But her favourite reference to cheese, she said, was found in an early Christian story called “The Passion of Perpetua and Felicity”. The protagonist, Perpetua, has visions of her martyrdom and future glory. In one, she climbs a narrow ladder covered with weapons and, as she reaches heaven, “is given cheese by Christ who appears in the guise of a heavenly shepherd”. This, she said, “shows a regard for cheese which not even Chesterton could outdo”.
A strong faith may help you sleep well
People with a strong faith in God are likely to sleep better, according to a report by Tracy Simmons of the Religion News Service. A study published in the Journal for the Scientific Study of Religion found that those who believe in salvation and have an unshakeable relationship with God tend to sleep longer, fall asleep faster and feel more rested in the morning, she wrote. Terrence D Hill, associate professor at the University of Arizona School of Sociology, explained that such beliefs improved sleep by helping to reduce stress and depressive symptoms.
“If you believe a higher power is out there looking out for you, then what you’re going through now is temporary,” he said. “These worldly experiences are temporary.”
The study found that praying or reading Scripture on one’s own can also relieve stress, if one feels a secure attachment to God.
Will Catholics now be kept off juries?
Last August Pope Francis declared his opposition to the death penalty. However, rather than sway the American public against capital punishment, this may have the unintended effect of increasing the number of death sentences that are imposed in the United States, wrote law professor Aliza Plener Cover at the Washington Post.
That is because judges and prosecutors have the power to block potential jurors if they are opposed to executions – specifically, if they are found to be “substantially impaired” in their ability to fairly consider capital punishment. This process of “death qualification” particularly affects Catholics, who are slightly less supportive of the death penalty than Americans generally. One 2010 study found that in a mock capital sentencing proceeding, Catholics were more than twice as likely as others to be excluded from juries.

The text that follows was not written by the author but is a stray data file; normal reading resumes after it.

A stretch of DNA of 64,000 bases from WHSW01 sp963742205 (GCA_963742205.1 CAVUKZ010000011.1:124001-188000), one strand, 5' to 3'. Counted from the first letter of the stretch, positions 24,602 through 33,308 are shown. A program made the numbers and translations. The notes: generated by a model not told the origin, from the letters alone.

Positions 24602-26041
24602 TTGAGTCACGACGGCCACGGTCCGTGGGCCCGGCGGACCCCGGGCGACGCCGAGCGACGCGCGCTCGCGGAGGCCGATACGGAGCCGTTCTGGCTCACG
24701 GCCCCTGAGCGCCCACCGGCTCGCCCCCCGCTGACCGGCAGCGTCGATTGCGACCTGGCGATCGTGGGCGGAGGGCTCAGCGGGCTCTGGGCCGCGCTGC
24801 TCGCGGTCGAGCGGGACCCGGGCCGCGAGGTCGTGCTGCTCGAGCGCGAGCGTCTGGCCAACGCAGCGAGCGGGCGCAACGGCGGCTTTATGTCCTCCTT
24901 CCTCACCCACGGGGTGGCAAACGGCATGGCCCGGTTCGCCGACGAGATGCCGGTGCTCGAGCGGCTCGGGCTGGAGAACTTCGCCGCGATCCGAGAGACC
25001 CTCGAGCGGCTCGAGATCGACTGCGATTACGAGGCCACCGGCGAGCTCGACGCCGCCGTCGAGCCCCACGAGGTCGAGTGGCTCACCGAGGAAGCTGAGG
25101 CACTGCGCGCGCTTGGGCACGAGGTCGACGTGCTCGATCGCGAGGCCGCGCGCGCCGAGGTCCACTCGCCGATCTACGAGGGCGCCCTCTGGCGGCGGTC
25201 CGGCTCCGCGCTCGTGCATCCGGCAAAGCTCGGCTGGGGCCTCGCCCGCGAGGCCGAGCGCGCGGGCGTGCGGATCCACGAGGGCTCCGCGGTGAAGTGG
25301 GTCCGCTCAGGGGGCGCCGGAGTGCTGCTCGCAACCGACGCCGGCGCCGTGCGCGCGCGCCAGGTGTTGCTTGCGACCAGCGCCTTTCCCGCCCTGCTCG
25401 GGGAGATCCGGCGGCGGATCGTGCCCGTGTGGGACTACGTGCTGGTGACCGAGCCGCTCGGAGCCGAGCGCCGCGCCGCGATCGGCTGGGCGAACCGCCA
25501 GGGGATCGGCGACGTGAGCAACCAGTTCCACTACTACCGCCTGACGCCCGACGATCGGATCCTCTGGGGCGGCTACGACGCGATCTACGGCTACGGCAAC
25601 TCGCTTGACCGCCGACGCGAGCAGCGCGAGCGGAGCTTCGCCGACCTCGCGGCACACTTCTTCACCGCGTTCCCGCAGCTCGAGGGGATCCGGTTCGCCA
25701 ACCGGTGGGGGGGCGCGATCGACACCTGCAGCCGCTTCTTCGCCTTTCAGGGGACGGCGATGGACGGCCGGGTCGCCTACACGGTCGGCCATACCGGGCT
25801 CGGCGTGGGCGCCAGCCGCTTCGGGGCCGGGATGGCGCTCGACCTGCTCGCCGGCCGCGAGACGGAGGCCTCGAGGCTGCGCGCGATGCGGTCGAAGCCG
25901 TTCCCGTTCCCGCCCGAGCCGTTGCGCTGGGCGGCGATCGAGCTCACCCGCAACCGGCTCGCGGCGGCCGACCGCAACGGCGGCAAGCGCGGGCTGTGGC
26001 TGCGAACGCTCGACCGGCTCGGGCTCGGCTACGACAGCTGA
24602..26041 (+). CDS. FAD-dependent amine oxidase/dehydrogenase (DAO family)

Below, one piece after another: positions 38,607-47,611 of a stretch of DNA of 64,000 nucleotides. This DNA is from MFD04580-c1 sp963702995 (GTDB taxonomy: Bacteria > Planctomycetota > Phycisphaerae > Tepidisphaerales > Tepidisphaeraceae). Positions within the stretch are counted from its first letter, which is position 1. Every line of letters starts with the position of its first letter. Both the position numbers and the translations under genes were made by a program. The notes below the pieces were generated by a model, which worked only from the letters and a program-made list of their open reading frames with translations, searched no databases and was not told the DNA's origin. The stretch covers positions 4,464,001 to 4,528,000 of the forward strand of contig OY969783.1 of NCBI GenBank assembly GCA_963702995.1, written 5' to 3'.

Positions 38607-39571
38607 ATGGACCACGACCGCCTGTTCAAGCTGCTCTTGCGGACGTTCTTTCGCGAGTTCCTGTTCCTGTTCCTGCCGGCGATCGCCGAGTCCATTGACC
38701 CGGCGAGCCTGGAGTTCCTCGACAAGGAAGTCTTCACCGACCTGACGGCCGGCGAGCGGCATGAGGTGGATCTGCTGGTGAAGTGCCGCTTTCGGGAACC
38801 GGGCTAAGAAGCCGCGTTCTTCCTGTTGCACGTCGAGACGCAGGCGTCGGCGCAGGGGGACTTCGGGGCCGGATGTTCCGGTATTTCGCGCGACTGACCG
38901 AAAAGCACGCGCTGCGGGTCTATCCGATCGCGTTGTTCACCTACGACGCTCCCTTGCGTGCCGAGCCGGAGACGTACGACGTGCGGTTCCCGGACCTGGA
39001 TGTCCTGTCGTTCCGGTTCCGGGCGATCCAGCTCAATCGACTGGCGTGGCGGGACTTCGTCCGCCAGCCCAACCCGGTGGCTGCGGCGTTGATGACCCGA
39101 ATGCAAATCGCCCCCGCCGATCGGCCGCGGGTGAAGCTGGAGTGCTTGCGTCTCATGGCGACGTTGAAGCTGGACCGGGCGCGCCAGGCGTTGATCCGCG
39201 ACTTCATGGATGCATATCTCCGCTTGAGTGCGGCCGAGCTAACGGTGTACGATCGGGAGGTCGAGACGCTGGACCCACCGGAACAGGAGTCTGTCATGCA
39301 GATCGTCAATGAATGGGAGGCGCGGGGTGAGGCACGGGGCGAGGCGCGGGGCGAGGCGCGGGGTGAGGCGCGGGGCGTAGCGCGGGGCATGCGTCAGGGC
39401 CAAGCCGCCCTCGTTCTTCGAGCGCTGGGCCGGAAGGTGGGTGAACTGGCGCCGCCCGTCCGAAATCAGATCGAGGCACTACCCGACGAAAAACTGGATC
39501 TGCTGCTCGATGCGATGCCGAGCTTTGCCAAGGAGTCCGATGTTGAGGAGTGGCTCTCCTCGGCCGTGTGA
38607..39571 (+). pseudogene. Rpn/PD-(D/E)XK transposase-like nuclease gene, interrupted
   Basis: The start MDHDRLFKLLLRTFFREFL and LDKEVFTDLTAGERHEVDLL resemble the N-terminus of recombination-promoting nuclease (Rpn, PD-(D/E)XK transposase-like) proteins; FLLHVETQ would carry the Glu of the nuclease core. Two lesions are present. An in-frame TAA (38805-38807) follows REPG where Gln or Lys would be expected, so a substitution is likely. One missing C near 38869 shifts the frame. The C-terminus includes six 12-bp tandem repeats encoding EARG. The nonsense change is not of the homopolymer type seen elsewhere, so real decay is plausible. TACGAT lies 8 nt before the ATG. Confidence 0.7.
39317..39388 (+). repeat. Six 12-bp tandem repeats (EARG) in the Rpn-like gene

Before last August, she wrote, a Catholic interviewed by a prosecutor might have been more likely to say they would consider imposing the death penalty in rare circumstances. Now, a Catholic might be more likely to say it conflicts with their conscience as a Catholic. “The jury selected as a result would probably be less Catholic and more strongly pro-capital punishment.”
✣ A couple who met at World Youth Day in Poland have had their dream wedding in Panama. Jakub Włoch and Martyna Gergont got married in front of 300 Polish pilgrims in the Panamanian town of Monagrillo. World Youth Day was due to begin in the country a week later.
Fr Jakub Szyrszeń, concelebrant of the wedding, told ACI Prensa: “Jakub and Martyna … consider the whole group of pilgrims as if they were their true family.”
Their parents, ACI Prensa noted, were unable to attend.
✣ A man walked 2,800 miles to attend the March for Life in Washington last week. John Moore, a retired teacher and Knight of Columbus, started in San Francisco last April. He was accompanied by his daughter Laura, who drove along the route, making sure he had food and water and picking him up at the end of each day. He carried two crosses alternately, one displaying the Divine Mercy, the other the Sacred Heart and Our Lady of Guadalupe.
“I’m kind of a big chicken,” he told Columbia magazine. “I hate heights and have to go over big bridges. And the further east we go, all this traffic makes you anxious … It’s a matter of keeping a promise – a promise I made to the Knights, to the people at the March for Life, to the unborn and to God.”
The week in quotations
“These kids are taking all sorts of abuse they do not deserve”
Rand Paul, Kentucky senator, on the Covington students
“Zimbabwe is burning”
Zimbabwe bishops’ conference
“The term ‘indoctrination’ was flippant and poorly understood on my part”
SNP Stewart McDonald says he regrets a 2011 tweet about Catholic schools
Scottish Catholic Observer
“A huge albatross”
Archdiocese of Glasgow spokesman on a ruined seminary which is also an acclaimed work of modernist architecture
Statistic of the week
Number of abortions Planned Parenthood carries out for every adoption referral
Source: PP report